Special Effects: The Truth About the Amazing Opening Shot of War Horse’s Cavalry Charge

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Could you hear me cheer earlier this week when the British BAFTA film award nominees were announced?

Some critical people who made me love War Horse were at the top of the list for individual awards: Cinematographer Janusz Kaminski, production designers Rick Carter and Lee Sandales and the special visual effects crew of Ben Morris and Neil Corbould were nominated–along with the sound crew and composer John Williams, who wrote the score.

There’s one special scene that they had to build.

You won’t believe which scene!

We hear so much about Spielberg’s comments that the Devon landscape served as a character in the film, but so did the artificial landscape created by Carter and Sandales for the war scenes. There was no natural No Man’s Land for a location–they had to build it.

And there’s one special scene that they also had to build. You won’t believe which scene! When I read the article in The Telegraph, I was stunned. How could anyone create this much magic from an emtry field?

War Horse News gold logo (small)From an interview with actor Tom Hiddleston (Captain Nicholls): “The battle was shot at Stratfield Saye House in north Hampshire, the estate of the Duke of Wellington. ‘It was one of the most amazing days of my life,’ Hiddleston recalls. ‘One hundred and 20 horses waiting in line in a phalanx of military formation, and everything about the context was real except for the bullets.’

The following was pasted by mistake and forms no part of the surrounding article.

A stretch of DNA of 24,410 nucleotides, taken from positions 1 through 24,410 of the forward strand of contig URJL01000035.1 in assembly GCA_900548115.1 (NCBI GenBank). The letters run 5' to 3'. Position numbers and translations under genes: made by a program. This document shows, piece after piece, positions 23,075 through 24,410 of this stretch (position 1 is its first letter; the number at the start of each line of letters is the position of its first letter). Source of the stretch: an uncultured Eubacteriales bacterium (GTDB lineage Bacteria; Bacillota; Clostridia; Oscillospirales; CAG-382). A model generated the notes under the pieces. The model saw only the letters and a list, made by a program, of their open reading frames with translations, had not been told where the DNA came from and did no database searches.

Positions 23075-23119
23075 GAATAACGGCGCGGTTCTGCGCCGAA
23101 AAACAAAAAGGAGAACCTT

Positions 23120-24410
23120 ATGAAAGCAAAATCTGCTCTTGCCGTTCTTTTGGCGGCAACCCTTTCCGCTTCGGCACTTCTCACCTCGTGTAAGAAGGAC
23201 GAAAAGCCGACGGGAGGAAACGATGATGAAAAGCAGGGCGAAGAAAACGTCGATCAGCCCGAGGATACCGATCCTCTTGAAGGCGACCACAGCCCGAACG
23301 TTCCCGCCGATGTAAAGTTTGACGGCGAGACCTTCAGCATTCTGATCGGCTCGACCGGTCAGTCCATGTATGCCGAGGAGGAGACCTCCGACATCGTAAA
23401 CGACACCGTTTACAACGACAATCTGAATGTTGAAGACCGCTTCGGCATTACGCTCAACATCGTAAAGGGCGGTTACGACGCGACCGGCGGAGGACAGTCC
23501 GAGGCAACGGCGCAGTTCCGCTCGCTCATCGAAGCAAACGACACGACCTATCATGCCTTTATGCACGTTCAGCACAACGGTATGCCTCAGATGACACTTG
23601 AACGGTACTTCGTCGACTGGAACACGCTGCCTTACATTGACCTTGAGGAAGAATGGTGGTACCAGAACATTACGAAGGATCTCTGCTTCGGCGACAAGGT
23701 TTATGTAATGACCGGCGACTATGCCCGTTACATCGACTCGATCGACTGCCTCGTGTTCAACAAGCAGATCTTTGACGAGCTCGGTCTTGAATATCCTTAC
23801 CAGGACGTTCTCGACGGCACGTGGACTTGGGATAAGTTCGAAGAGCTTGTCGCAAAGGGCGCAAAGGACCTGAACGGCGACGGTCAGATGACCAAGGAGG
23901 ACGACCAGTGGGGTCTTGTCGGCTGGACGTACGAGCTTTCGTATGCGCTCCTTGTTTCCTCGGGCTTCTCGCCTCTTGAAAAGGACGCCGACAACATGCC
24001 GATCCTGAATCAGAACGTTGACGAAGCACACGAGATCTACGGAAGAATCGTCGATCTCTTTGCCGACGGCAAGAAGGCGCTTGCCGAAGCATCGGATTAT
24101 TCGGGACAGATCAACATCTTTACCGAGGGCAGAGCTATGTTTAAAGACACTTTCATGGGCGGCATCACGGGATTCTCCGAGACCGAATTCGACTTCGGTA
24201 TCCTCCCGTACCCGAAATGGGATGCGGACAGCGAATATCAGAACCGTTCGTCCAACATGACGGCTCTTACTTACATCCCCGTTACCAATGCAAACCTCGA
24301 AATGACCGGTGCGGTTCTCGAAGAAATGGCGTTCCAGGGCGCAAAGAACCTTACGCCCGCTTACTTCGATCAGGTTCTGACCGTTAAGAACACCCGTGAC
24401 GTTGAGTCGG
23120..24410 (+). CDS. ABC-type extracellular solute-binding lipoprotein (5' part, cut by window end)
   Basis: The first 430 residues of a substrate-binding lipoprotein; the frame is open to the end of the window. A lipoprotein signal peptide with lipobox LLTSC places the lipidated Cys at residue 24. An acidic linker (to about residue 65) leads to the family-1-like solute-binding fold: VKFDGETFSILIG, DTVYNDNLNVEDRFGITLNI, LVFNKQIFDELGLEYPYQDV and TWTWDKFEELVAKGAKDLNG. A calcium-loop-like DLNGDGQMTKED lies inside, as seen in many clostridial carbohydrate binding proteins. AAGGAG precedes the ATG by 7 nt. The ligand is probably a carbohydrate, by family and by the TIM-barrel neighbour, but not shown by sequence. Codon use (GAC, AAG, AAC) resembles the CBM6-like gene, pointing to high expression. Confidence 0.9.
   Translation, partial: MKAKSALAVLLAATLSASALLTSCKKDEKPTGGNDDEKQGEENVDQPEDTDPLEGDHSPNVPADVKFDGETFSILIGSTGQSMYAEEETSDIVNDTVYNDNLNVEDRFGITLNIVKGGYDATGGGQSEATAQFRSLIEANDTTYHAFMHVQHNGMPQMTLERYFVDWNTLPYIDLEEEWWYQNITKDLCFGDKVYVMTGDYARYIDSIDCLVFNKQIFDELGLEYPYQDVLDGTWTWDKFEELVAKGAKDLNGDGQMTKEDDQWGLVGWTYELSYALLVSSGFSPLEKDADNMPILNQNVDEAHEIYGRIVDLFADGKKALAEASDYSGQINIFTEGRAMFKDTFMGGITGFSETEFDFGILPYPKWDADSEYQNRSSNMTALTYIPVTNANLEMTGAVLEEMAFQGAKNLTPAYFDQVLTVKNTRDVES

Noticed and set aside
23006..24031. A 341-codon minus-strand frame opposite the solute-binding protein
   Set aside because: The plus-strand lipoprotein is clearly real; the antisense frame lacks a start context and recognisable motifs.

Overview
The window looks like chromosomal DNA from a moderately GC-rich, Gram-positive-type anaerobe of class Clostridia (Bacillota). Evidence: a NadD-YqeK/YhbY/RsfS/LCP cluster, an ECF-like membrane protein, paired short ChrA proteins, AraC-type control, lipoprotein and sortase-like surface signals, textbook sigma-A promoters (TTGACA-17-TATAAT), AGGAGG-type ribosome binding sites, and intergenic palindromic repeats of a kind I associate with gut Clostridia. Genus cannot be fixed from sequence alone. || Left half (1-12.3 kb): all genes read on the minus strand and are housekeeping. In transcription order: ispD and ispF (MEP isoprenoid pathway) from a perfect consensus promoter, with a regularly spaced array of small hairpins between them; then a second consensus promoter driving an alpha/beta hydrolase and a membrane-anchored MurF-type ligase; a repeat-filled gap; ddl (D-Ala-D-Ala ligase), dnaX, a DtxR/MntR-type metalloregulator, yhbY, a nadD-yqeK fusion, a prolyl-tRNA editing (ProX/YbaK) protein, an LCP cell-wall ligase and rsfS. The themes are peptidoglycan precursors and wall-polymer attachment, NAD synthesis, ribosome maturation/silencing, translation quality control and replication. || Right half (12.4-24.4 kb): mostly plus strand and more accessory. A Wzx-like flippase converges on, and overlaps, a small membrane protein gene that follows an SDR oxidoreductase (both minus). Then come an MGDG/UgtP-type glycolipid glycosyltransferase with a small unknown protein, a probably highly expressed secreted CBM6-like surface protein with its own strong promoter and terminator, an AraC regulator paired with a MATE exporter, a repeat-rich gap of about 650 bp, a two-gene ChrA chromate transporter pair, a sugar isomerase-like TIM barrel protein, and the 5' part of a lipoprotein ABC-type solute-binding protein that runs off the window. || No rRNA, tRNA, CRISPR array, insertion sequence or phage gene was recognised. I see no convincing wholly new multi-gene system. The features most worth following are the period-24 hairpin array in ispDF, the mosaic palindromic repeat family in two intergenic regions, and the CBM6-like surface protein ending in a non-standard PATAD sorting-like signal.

But The Telegraph’s Sally Williams corrected Hiddleston and, insodoing, spilled the beans. Or the wheat. Or whatever that waving field of grain would have yielded in harvest. Sally tells us:

“This isn’t strictly true, as in order to create the desired effect of men and horses streaming like ghosts from a field of reeds, plants were imported from another part of the country. ‘There was a marsh in the south of London still in bloom,’ Rick Carter, the production designer, has said. ‘We went there and paid a farmer to cut his whole field down, then we put the reeds in styrofoam’.”

But it didn’t stop there–there were rows like narrow paths through the reeds for the horses to follow.

How many horses were really in the grainfield scene? Here's the British cavalry charging through the open toward the German camp. (DreamWorks photo)

Then the task was passed to the geniuses at digital film effects consulting company Framestore, who literally multiplied the number of horses and riders following those paths. In a Below The Line interview with Framestore’s compositing supervisor Chris Zeh, the digital animator said,

“The sequence was supposed to show many dozens of British soldiers hiding in this field of reeds, but they had neither sufficient reeds nor soldiers to make it work. Over nearly 30 shots we filled the landscape with reeds – not just 2D but 3D – and soldiers. And we helped fill the air with seeds floating from the reeds.”

The more I learn about War Horse, the more amazed I am. And the more I want to see it all over again (again).

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Be brave! Entrench yourself in WAR HORSE NEWS on the web: 1) Bookmark WarHorseBlog.com; 2) Grab the RSS feed; 3) Follow @WarHorseNews on Twitter; 4) “Like” the War Horse News page on Facebook; 5) Circle War Horse News on Google +. Leave your questions and comments here on the blog and we’ll try to help you! WAR HORSE NEWS is written for moviegoers, horse lovers and history buffs by horse-specialist journalist Fran Jurga and hosted by Equisearch.com.